After Criticism, Facebook Tweaks Friends List Privacy Options

Facebook's new privacy controls remain a work in progress a full 24 hours after release and months after they were announced. Responding to criticism over making its users' Friends Lists public, Facebook is rolling out a new option that allows users to protect their Friends List from viewing or searching.

When Facebook began rolling out its new privacy platform, users began noticing that their Friends List had become public and could not be hidden. The list includes the identities of everyone the user has "Friended" and some users don't want the information made public.

Businesses and their users should exercise special caution because of the relationships--both business and personal--that may be revealed through a user's Friend list. These could be mined by competitors or in some cases used to develop competitive intelligence about a target company.

PC World, responding to reader concerns, has spent most of Thursday afternoon and into the evening talking to Facebook representatives, who released the following statement a short time ago:

"We have heard user concerns and we will soon enable people to hide their friend lists. Those who choose to hide their friend lists will not have their lists discoverable through search engines or viewable by other users," the company said in a prepared statement.

Readers had expressed concern that making Friends Lists public could allow businesses or repressive governments to misuse the information. They felt--with reason--that Facebook's new privacy controls made the information easier for third parties to misuse.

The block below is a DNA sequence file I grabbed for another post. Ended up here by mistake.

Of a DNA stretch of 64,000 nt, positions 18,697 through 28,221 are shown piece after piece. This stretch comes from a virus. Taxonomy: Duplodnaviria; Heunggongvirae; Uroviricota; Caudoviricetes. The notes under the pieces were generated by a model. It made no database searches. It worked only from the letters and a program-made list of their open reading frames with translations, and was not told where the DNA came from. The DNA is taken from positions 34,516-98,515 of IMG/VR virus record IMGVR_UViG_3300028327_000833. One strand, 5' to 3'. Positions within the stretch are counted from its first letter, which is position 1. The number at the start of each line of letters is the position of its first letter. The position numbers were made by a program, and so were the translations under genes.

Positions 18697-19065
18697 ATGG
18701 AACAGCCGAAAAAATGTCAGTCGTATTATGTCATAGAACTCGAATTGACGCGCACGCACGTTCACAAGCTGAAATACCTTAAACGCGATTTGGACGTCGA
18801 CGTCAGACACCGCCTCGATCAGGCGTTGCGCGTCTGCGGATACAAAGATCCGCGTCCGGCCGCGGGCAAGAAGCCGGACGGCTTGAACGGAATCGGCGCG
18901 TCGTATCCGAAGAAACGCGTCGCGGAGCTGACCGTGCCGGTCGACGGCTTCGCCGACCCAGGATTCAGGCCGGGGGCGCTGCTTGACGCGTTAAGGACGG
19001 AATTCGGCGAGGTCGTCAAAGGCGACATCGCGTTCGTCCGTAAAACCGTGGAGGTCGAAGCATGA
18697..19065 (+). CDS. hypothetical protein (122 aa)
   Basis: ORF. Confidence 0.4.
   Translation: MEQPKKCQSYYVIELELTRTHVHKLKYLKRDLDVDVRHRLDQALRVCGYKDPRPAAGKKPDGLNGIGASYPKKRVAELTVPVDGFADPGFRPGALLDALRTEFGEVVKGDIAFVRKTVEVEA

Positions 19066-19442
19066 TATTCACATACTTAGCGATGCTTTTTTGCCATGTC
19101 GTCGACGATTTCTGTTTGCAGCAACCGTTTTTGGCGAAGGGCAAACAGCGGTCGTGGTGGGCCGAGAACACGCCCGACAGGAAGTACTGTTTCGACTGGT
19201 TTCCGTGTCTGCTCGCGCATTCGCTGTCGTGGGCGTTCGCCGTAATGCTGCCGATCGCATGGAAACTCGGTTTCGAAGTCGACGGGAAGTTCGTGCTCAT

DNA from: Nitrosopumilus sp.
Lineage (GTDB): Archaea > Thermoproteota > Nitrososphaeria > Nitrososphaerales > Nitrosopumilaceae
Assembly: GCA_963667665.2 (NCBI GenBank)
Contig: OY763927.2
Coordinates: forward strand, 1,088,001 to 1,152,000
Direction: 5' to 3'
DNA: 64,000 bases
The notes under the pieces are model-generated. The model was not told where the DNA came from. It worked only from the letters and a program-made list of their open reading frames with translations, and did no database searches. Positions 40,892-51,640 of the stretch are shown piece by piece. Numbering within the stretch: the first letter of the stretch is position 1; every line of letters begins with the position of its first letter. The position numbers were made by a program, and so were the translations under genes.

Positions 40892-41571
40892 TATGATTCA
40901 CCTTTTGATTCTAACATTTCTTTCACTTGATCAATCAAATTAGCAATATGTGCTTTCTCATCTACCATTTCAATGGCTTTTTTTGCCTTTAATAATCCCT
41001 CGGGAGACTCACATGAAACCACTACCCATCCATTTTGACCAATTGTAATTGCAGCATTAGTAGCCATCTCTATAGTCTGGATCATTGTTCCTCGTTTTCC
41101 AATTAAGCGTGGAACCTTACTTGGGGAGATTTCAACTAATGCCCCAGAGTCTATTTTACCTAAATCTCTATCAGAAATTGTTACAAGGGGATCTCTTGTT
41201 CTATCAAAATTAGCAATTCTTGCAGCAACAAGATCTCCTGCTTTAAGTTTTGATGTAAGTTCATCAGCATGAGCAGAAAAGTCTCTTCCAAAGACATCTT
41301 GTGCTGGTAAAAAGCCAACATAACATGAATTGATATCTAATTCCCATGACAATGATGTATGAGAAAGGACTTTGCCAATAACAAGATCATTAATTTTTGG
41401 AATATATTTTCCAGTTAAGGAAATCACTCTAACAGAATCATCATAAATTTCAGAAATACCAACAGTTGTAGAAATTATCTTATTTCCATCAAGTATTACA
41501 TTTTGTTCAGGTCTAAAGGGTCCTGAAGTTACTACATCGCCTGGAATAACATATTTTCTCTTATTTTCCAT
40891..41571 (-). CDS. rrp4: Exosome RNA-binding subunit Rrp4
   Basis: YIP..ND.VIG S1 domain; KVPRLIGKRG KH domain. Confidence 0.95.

Here is Facebook's response:

"More importantly, we believe that Facebook, as demonstrated during the Iran elections and events in multiple other countries since our inception, plays a critical role in allowing people to communicate, organize and stand up against oppressive regimes and there is real value of connecting and sharing, which is what we're trying to facilitate."

Thank you for the flag waving, though talking to Facebook, or at least the people Facebook wants me to talk to, I am impressed that they do care and want to get things right--and are willing to change in midstream if necessary.

Facebook told me that it would still be theoretically possible for an application the user had approved for access to the Friend List to misuse the information, and this could, theoretically again, include some sort of rogue app or malware.

Not as clear is what access Facebook's new-found best friends, Google and Bing, might have to Friend Lists and what they might do with the information they receive. It is possible there is no risk here, but given Facebook's history of privacy flaps, there is reason to be concerned, too.

My take: I am not 100 percent clear on what Facebook is doing to protect users's Friend Lists. I know the information, in the wrong hands, could be very damaging to some users in both their personal and business lives. I believe Facebook has become sensitized to the issue and expect to see changes, perhaps beyond those announced late today.

The rollout of Facebook's new privacy options has, at a technical level, gone less than smoothly, taking more time than expected. There have also been changes made during the rollout that have added to the confusion.

Facebook users would be wise to revisit their privacy options over the next few days and make the changes they consider appropriate. Even if you have already made changes, it is important to check the options available as things remain fluid.

While I am concerned that changes announced in July and rolled out in December are still not right, Facebook probably deserves credit for responding quickly to unforeseen problems.

David Coursey has been writing about technology products and companies for more than 25 years. He tweets as @techinciter and may be contacted via his Web site.

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